The Dreadlocked Flyer Spicing Up Rugby

Published 6 years ago
The Dreadlocked Flyer Spicing Up Rugby

Speedster Seabelo Senatla is the leading Sevens rugby player in the world but is now taking aim at glory in the 15-man game as he targets a first cap for South Africa’s Springboks this season with one eye on the 2019 World Cup in Japan.

A young Senatla dreamed of being an Olympic sprinter and idolized American 100-meters star Marion Jones, but it is with the oval ball in hand where he has risen to global fame and achieved his aim of appearing at the Olympics.

Athletics was always his first love, with a passion for rugby only coming once he had left school, but it still satisfies his need for speed.

“I loved Jones,” Senatla tells FORBES AFRICA. “After every race of hers I watched, I would go outside and mimic her running, trying to be as fast as I could.”

“I remember later, at nine years old, going out with my dad, who had plastic bags that he would use to simulate the sound of a starter’s pistol, and I would be off, fast as I could.”

“I just love running, still to this day. It was always my dream to run the 100-meters at the Olympics. I feel so free when I’m running; I imagine like a horse must feel when they are in full gallop.”

Senatla is already the leading try-scorer in Springbok Sevens history with 189 and the 24-year-old says that having made the switch to 15s, he will not be lost to that format completely, with the 2018 Commonwealth Games and the next Olympics in Tokyo in 2020 to look forward to.

But, in between those tournaments is the chance for the dreadlocked try-machine to be a part of the Bok squad that competes in the 15-man World Cup in two years’ time having taken up his contract with South Africa’s Cape Town-based Stormers Super Rugby franchise this season.

It has been a momentous few years for the Welkom-born flyer, who admits he never saw rugby as a serious career path until he left the Riebeeckstad High School in the Free State province’s mining city.

“I only played socially at school to be honest. I never took it seriously at all; it was just a chance to play with my mates, enjoy the tours and have some fun.”

“But after I finished school I decided to take a gap year before tertiary education. I was invited to the Harmony Sports Academy [in Virginia in the Free State] and that really opened by eyes.”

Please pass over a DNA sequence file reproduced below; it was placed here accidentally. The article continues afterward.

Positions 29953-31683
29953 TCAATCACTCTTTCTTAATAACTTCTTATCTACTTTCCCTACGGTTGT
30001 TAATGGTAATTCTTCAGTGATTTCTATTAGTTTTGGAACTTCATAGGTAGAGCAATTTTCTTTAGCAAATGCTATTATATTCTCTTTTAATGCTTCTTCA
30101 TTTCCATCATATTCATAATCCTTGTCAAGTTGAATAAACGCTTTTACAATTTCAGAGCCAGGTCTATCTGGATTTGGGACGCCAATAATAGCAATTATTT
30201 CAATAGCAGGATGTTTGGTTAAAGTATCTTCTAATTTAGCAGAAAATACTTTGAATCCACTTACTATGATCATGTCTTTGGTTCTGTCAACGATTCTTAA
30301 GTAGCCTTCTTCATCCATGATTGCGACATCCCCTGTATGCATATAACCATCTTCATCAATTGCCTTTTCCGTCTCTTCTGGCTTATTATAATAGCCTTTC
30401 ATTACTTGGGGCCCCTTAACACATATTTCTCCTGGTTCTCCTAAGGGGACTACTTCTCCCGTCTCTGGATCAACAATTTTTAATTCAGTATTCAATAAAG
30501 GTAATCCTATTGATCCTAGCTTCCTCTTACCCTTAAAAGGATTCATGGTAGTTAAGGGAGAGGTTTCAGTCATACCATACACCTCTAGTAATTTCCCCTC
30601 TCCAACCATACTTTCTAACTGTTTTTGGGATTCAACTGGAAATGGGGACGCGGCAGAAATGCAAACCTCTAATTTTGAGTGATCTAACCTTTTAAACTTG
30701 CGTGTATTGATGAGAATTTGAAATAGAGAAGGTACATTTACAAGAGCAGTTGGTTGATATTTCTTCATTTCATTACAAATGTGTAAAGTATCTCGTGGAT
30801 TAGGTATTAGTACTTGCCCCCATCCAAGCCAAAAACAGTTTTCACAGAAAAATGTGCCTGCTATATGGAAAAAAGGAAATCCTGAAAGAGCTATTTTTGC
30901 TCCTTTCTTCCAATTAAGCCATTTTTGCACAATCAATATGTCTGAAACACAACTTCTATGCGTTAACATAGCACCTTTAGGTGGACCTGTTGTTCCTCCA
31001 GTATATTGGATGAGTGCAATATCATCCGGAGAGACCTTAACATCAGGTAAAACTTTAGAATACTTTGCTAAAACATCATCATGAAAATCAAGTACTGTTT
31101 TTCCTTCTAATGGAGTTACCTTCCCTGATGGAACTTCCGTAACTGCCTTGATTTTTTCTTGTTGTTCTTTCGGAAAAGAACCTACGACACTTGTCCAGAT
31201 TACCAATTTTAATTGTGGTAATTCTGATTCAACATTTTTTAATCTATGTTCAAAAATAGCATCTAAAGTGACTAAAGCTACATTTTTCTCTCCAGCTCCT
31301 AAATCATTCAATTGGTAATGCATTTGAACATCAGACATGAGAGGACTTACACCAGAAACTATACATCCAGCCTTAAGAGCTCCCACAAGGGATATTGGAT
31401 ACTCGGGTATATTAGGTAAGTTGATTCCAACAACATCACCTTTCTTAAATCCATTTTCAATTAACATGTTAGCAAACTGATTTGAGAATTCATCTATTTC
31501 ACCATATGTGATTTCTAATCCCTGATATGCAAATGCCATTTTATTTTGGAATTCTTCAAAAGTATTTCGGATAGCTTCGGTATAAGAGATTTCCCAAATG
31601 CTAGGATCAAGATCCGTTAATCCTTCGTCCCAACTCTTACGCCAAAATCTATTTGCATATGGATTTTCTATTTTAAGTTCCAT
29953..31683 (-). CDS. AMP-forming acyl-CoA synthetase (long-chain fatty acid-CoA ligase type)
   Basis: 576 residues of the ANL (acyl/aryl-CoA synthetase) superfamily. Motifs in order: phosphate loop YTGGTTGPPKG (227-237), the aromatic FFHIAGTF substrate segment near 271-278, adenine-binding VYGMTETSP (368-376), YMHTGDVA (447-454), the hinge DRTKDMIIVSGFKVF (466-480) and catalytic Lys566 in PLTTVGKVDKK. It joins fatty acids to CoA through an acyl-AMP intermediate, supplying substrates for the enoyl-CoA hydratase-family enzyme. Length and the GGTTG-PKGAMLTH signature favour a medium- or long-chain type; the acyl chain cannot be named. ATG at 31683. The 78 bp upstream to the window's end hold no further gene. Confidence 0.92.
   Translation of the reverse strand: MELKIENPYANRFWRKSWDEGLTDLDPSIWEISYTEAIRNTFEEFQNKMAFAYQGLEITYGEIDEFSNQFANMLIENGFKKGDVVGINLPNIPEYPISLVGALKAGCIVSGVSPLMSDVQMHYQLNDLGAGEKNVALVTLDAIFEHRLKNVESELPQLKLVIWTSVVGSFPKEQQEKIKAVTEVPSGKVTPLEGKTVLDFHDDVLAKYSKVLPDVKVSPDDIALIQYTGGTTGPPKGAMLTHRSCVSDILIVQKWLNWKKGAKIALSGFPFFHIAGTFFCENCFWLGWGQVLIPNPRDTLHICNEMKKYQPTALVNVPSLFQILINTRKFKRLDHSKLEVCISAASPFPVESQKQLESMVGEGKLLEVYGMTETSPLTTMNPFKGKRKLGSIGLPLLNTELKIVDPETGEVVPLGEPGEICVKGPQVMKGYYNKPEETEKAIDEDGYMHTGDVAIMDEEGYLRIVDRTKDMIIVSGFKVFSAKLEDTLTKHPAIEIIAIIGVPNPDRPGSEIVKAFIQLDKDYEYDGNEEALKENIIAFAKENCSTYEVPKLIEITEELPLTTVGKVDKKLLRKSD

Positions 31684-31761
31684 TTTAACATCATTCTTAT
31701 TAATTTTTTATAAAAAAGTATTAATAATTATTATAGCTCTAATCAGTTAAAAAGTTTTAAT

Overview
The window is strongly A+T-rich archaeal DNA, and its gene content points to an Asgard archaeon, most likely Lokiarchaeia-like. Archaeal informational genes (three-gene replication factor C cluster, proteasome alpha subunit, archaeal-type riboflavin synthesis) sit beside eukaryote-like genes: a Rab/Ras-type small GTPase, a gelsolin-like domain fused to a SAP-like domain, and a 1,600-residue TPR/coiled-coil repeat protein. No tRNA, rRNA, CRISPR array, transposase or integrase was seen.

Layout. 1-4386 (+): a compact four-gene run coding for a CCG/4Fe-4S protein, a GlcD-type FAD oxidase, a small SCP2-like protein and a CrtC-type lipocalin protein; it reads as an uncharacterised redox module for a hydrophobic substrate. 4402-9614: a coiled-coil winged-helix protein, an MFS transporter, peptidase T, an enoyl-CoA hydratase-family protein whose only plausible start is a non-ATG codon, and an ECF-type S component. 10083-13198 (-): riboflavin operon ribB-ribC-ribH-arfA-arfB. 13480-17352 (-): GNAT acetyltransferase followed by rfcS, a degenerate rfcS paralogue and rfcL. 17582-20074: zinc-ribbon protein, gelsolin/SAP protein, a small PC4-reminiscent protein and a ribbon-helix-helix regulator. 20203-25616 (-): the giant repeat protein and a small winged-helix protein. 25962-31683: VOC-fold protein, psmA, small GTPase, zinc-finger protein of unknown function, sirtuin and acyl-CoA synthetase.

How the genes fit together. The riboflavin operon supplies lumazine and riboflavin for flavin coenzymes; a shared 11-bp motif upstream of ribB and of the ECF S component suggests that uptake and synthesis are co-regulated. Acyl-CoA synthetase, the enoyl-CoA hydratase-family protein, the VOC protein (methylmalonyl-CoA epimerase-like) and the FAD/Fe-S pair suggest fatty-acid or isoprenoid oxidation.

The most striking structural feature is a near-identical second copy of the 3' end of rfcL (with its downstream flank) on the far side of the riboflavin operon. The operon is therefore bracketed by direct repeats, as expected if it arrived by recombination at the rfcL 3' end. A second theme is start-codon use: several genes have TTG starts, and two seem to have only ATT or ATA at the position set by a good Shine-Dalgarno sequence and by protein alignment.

“There I was working with people who lived and breathed rugby, and put everything into the game. Everything changed for me. I was in a proper, professional rugby environment for the first time and that grew my passion for the game. I went from loving the social side, to loving playing.”

Oddly for a player of his extreme pace, Senatla says he barely played as a wing in his formative years.

“I was always the smaller type, so I was scrumhalf and then moved around a bit, to center and fullback. I actually never played wing for my school.”

It was while studying at the Central University of Technology in Bloemfontein and playing for his provincial Under-19 and -20 sides that Senatla started leaning towards a career in rugby.

“I could see there was something there. I could see this was something that could feed me and my family. I won a contract to play Sevens and then was called-up to the [2013] Junior Rugby World Cup squad in 15s, and it has gone on from there.”

Sevens has grown in glamour in recent years and is now a sport played at the Olympics. Senatla helped South Africa to the bronze medal in Rio de Janeiro last year, despite being injured for the latter stages of the tournament.

He was undoubtedly the best player on the Sevens circuit in 2016 and was honored as such by being named World Rugby Sevens Player of the Year.

He still has ambitions in that format, like turning Olympic bronze into gold and winning the Sevens World Cup, but for now there is another global prize that has caught his eye.

Having returned to Super Rugby with the Stormers in 2017, he is gunning for a place in Allister Coetzee’s Bok squad this year and was called up for a training camp in March.

“It’s obviously a very different challenge and basically a different game altogether,” he says. “I’m getting back into it slowly, but luckily the team I am at are a great bunch of guys who create a great environment to be in.”

“They play to a system-based structure, which is what I am used to in Sevens, where everybody knows there roles and moves in the same direction. So I am in the right team to develop.”

“There is no doubt my aim is to acquire the Springbok jersey and that is what I am working towards. The next World Cup [in 15s] is the big target. Imagine, I could win the World Cup in 15s and Sevens; that would be really something!”

Senatla says he views his career in phases – the first of which is now complete as he begins the second.

“The first phase was for me to play a lot of Sevens, supplemented with a bit of 15s, to help me develop my skills. Sevens is the best development any rugby player can have because of the skills needed to play the game,” he says.

“The second phase was to move to 15s on a more permanent basis, playing just limited Sevens. I want to remain in 15s for quite a few years, but obviously that depends on my contract situation.”

There is something else that drives him too. His mother, Patricia, was a fine netball player, but was denied the opportunity to compete on the international stage. He believes he gets his athletic ability from her side rather than father Bery, who is a police detective in Welkom.

“My mom was very good at netball, but apartheid took the chance of competing internationally away from her. Now I have the opportunity, it is a chance I want to use to the maximum. I feel very blessed, very lucky and very driven to succeed.”

More success is on the horizon for Senatla and the speedster plans to get there quickly.